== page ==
Bucks County breaks ground on new mental health treatment center

The center will divert people with mental illnesses away from incarceration and into treatment. It’s expected to open by the end of 2024.

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Groundbreaking ceremony

Bucks County Commissioners breaking ground on the new mental health diversion center in Doylestown Wednesday. (Courtesy of Bucks County)

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Bucks County commissioners today broke ground on a new mental health treatment center in Doylestown.

The center will sit next to the Bucks County Correctional Facility and will help the county divert mental health patients away from the carceral system and into the treatment facility.

Bucks County’s Correctional Facility.
Bucks County’s Correctional Facility. (Kimberly Paynter/WHYY)

The seriously mentally ill shouldn’t be in jail, said Bucks County Commissioner Vice Chair Diane Ellis-Marseglia. “We have corrections officers who were taught to deal with people who have engaged in criminal activity,” she said. “They’re not mental health professionals.”

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The county has been planning the project since 2016 and construction is expected to start mid-August. Donna Duffy-Bell, administrator of the county’s Behavioral Health and Development Programs, said the center should start receiving patients by the end of 2024.

Duffy-Bell said the center will offer an alternative to incarcerated persons and law enforcement agencies. Instead of jail time, judges can set bail and release a person to the diversion center; the facility can also serve as a re-entry program to aid people out of the prison.

“Judges don’t often have a lot of options for individuals, and so by default individuals stay incarcerated or go to incarceration,” Duffy-Bell said. “This gives our community and our system more options to appropriately treat people and keep them out of institutionalization.”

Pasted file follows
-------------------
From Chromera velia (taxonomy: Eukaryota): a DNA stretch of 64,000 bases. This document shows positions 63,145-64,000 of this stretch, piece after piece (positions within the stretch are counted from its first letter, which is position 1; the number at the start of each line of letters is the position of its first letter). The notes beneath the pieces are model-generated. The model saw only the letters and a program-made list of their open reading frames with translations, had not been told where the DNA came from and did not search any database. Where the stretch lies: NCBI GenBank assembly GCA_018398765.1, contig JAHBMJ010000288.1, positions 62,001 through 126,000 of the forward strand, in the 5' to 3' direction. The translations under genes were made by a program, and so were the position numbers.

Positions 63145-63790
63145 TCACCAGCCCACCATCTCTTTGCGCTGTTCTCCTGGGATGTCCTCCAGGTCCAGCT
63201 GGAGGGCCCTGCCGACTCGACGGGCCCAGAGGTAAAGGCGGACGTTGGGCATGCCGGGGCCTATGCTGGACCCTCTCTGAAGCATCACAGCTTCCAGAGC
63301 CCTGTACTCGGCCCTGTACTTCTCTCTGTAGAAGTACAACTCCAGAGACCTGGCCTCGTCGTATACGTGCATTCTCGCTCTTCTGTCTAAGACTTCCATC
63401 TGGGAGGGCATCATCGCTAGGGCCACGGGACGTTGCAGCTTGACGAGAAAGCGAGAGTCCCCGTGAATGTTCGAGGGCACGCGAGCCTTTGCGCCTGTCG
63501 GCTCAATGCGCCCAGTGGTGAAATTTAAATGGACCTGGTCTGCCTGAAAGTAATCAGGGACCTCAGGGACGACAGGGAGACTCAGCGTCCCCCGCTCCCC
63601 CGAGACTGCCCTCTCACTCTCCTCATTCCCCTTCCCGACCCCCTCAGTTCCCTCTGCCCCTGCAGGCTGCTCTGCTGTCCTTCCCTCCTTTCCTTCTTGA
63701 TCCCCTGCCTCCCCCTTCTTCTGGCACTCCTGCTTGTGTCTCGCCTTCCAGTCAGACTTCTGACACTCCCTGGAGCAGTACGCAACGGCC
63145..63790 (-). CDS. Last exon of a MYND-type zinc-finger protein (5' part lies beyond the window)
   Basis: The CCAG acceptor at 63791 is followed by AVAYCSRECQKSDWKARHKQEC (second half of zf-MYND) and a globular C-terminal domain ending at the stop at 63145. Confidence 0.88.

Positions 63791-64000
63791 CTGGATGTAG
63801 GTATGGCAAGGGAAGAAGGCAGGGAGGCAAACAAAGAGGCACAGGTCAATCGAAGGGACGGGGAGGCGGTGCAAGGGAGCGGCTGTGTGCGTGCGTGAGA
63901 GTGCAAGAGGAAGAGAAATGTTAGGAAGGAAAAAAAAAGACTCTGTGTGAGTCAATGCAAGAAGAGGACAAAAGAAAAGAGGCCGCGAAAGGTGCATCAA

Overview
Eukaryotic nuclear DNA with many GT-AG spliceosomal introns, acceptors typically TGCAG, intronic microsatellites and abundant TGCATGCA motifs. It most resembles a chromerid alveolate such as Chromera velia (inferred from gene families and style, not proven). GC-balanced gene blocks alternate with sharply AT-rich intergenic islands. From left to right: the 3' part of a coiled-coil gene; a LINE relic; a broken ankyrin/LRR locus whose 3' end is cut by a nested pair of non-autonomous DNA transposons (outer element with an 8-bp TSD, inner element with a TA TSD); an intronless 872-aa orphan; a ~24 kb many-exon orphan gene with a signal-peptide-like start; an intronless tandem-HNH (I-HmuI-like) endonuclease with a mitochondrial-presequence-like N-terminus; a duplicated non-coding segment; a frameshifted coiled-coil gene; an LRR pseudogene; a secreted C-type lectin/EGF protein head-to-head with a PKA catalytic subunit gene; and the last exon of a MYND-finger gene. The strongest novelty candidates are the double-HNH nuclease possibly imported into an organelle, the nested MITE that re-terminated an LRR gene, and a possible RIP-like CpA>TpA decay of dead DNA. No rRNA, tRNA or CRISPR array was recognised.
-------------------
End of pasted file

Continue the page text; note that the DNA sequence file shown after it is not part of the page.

Donna Duffy-Bell speaking at a podium
Donna Duffy-Bell, administrator of the county’s Behavioral Health and Development Programs. (Courtesy of Bucks County)

In the last year, two incarcerated individuals with mental illnesses have sued the county alleging mistreatment inside the county jail.

Last year, Kim Stringer’s parents sued after she was pepper-sprayed and placed in a restraint chair. Mubarak Alexander is also suing the county, alleging correctional facility employees used excessive force while he was detained in the mental health unit in 2018. Alexander claimed that Bucks County fails to train its correctional officers on how to interact with prisoners with mental illnesses.

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A rendering of the county’s new Diversion, Assessment, Restoration and Treatment Center. (Courtesy of Bucks County)

There were also three deaths by suicide inside the jail in 2022.

Duffy-Bell said the center will house up to 28 people at a time. Patients can receive treatment up to a year.

The county allocated money from American Rescue Plan Act funds and utilized state and federal grants to pay for the $16.5 million project.

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